Pass the mashed potatoes (why no one in my family wants to sit next to me at dinner & other musings)

Pass the mashed potatoes (why no one in my family wants to sit next to me at dinner & other musings)

By: Natalie McCabe Zwerger

No one wants to sit next to me at family dinner because they’re afraid I will bring up the fact that America is a myth. But it is. Let me tell you why.

First, I should clarify that at our Boricua dinner, we won’t have mashed potatoes, but pernil con arroz y habichuelas. Maduros and maybe sorullos if I am lucky. But, I digress.

America is a myth we must confront by abandoning holidays that honor our own history as colonizers. Whether we want to acknowledge it or not, our warped performance of giving thanks each November rests on ahistorical and whitewashed narratives that further nothing more than white supremacy and hate. Neither of those being things we should be grateful for.

A true history would require confrontation of our ancestral colonization of Indigenous land, enslavement of Indigenous peoples and genocide of millions of Indigenous people over generations.

But that doesn’t make for polite dinnertime conversation. My issue is that now is no time to be polite. The United States is engaged in the active support and arming of a country perpetrating a genocide in Gaza. We are active participants in the eradication of Palestinian people. The deep irony here is that we will give thanks while telling ourselves a mythical bedtime story of pilgrims civilizing the world, while we are participants in an active genocide. This is exactly the myth of America.

Rules of the myth require a few ingredients: 1) maintain a glorified impression of a savior nation, 2) that has civilized worlds and earned a superpower status, 3) while whitewashing the slaughter, enslavement, and rape we have engaged in, 4) in furtherance of growing more power, 5) to repeat the cycle by distinguishing a “third world”, 6) all the while pretending we are the moral, values-based country of our dreams (McCabe Zwerger, 2023). I would rather not eat those mashed potatoes.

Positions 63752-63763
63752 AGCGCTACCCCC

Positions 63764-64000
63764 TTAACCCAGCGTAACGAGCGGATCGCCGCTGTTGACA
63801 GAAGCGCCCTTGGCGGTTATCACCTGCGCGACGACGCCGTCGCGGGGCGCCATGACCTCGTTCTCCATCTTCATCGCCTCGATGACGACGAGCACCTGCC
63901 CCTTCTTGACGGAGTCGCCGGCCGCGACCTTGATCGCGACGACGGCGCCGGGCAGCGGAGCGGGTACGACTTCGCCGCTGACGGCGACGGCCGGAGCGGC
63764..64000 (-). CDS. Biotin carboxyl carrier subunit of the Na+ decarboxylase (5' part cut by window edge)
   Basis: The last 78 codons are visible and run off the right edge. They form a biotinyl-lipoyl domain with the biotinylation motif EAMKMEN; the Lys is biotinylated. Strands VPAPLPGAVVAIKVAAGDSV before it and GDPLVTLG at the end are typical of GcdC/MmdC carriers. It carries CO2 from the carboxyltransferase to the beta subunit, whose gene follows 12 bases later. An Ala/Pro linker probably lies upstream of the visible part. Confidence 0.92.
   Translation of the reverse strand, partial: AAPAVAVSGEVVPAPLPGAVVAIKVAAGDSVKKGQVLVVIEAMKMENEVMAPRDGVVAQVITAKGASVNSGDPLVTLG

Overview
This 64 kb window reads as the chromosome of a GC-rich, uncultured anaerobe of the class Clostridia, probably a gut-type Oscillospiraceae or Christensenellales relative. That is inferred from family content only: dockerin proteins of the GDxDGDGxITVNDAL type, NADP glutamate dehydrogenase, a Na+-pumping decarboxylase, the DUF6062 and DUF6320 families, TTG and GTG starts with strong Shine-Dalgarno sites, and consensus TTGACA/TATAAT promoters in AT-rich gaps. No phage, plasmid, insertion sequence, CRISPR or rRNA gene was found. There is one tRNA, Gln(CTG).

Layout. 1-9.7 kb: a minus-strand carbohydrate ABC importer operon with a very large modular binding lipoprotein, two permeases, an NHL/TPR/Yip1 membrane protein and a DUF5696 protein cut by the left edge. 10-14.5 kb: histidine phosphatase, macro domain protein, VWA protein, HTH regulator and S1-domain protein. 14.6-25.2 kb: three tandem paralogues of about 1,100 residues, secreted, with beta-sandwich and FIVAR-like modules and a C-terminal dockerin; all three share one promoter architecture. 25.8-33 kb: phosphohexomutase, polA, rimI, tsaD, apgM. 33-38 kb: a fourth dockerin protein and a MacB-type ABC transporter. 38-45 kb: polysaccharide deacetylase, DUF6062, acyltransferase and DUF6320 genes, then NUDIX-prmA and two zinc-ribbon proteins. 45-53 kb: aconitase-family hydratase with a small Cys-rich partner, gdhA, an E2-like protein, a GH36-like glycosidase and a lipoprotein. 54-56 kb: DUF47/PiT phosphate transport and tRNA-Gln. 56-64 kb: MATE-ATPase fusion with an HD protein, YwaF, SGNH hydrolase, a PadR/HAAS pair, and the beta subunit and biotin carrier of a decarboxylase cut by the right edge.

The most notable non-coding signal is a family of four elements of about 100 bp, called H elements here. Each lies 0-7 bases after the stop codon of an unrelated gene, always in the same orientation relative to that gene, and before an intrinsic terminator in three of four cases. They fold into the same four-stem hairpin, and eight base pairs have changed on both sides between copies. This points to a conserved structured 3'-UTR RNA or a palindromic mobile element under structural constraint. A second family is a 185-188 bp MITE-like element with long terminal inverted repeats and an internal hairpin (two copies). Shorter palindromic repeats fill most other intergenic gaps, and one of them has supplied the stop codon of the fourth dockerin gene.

I want truth and criticality. I would rather discuss what we know about Gaza, learn more, make informed pleas to our politicians, share on social media what we can within our spheres of influence, and speak to our children about injustice and inequity truthfully. The past is ugly but the present isn’t much better when white supremacy and hate continue to reign over truth and love and justice.

My hope for us- white folx in particular- and folx who benefit from light-skinned privilege but identify as Latinx/e like many in my family- is that we don’t wilt like the soggy corn flakes at the bottom of a cereal bowl. There is a particular invitation to us this week to float in the milk of privilege that protects us from confronting how anti-Black and Brown this world remains. Sopping up the privilege that keeps us safe- not just in physical body but in spirit as withering beings who cannot grapple with a violent history that is our ancestry. The soggier we get, the more we melt into the mythical whitewashed narratives that allow us to confront who we were and where we came from. My ancestors owned people. My ancestors were violent. My ancestors colonized. I work everyday to ensure I don’t become soggy under the weight of an arrogant disavowal of real and true history. I fight to remain vigilant and declarative in my support of justice and my recognition of the deeply troubling history that replicates and reverberates today. If you have an opportunity this week to do some education for yourself and others, take it. If you have income and resources you can redistribute to folx of less socioeconomic advantage, do it. Let your gratitude include space to leverage and, dare I say, exploit any pillows of privilege on which you rest.

I am grateful I am able to participate in creating a world that doesn’t have to be this way. I give thanks that my energy remains crisp and sharp to envision a more just world where my daughter can both confront her ancestry and create a new legacy for future generations

Why can’t we have this conversation over mashed potatoes? Will you sit next to me at dinner? 

Natalie is a white Puerto Rican, cis hetero non-disabled educator, advocate, non-profit leader, & mami with significant class privilege. She rejects the invitation to be a soggy corn flake.

This post was originally featured on the Everyday Race blog.